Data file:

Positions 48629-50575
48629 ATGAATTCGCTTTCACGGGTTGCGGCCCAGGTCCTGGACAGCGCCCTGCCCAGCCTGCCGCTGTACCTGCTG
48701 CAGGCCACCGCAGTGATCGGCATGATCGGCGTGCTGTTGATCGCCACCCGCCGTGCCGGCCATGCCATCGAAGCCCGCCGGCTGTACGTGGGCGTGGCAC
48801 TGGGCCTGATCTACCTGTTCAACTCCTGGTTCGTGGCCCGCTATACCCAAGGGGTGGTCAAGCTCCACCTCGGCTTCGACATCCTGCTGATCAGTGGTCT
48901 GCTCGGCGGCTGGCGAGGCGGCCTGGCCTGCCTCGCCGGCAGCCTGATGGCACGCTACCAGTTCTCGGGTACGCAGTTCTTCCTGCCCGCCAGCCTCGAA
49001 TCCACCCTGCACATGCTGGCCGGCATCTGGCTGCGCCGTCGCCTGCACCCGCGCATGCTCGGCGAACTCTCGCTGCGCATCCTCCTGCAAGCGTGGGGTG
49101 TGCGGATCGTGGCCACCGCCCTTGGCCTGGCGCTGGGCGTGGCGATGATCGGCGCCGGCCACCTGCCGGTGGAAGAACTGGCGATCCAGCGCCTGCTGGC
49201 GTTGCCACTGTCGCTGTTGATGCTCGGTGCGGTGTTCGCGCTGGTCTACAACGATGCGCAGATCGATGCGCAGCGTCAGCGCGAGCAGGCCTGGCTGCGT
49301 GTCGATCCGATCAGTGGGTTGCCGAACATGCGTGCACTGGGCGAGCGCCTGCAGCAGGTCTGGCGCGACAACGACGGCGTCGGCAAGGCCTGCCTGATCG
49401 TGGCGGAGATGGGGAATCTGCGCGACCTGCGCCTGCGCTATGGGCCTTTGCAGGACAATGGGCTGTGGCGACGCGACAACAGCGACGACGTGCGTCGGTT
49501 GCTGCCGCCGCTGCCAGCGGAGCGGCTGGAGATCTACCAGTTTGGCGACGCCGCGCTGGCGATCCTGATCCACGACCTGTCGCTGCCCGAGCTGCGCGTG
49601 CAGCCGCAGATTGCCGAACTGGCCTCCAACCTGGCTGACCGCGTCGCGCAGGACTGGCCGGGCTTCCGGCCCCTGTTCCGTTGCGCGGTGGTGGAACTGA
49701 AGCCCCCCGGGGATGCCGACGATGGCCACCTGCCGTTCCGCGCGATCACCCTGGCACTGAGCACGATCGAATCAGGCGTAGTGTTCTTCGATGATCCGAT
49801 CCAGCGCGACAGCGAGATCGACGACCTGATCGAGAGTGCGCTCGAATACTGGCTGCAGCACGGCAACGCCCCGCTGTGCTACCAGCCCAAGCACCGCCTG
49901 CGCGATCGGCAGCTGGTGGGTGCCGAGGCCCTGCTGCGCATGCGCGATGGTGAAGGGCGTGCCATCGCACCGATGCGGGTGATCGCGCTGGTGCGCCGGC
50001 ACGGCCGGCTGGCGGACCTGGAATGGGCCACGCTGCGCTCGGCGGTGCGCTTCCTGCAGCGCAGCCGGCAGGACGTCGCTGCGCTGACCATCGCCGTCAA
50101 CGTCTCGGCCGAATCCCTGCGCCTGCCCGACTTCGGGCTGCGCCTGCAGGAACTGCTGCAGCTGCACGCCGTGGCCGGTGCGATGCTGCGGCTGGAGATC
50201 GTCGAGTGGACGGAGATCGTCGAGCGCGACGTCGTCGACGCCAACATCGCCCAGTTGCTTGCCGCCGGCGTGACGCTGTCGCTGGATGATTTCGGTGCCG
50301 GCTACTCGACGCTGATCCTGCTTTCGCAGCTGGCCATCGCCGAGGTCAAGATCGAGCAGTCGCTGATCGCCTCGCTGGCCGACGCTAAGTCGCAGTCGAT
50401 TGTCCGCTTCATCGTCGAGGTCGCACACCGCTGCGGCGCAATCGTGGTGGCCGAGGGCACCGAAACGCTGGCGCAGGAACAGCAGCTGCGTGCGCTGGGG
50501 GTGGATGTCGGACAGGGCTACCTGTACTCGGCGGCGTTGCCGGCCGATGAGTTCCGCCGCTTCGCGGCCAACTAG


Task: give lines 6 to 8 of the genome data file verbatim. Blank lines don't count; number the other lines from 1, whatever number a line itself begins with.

49001 TCCACCCTGCACATGCTGGCCGGCATCTGGCTGCGCCGTCGCCTGCACCCGCGCATGCTCGGCGAACTCTCGCTGCGCATCCTCCTGCAAGCGTGGGGTG
49101 TGCGGATCGTGGCCACCGCCCTTGGCCTGGCGCTGGGCGTGGCGATGATCGGCGCCGGCCACCTGCCGGTGGAAGAACTGGCGATCCAGCGCCTGCTGGC
49201 GTTGCCACTGTCGCTGTTGATGCTCGGTGCGGTGTTCGCGCTGGTCTACAACGATGCGCAGATCGATGCGCAGCGTCAGCGCGAGCAGGCCTGGCTGCGT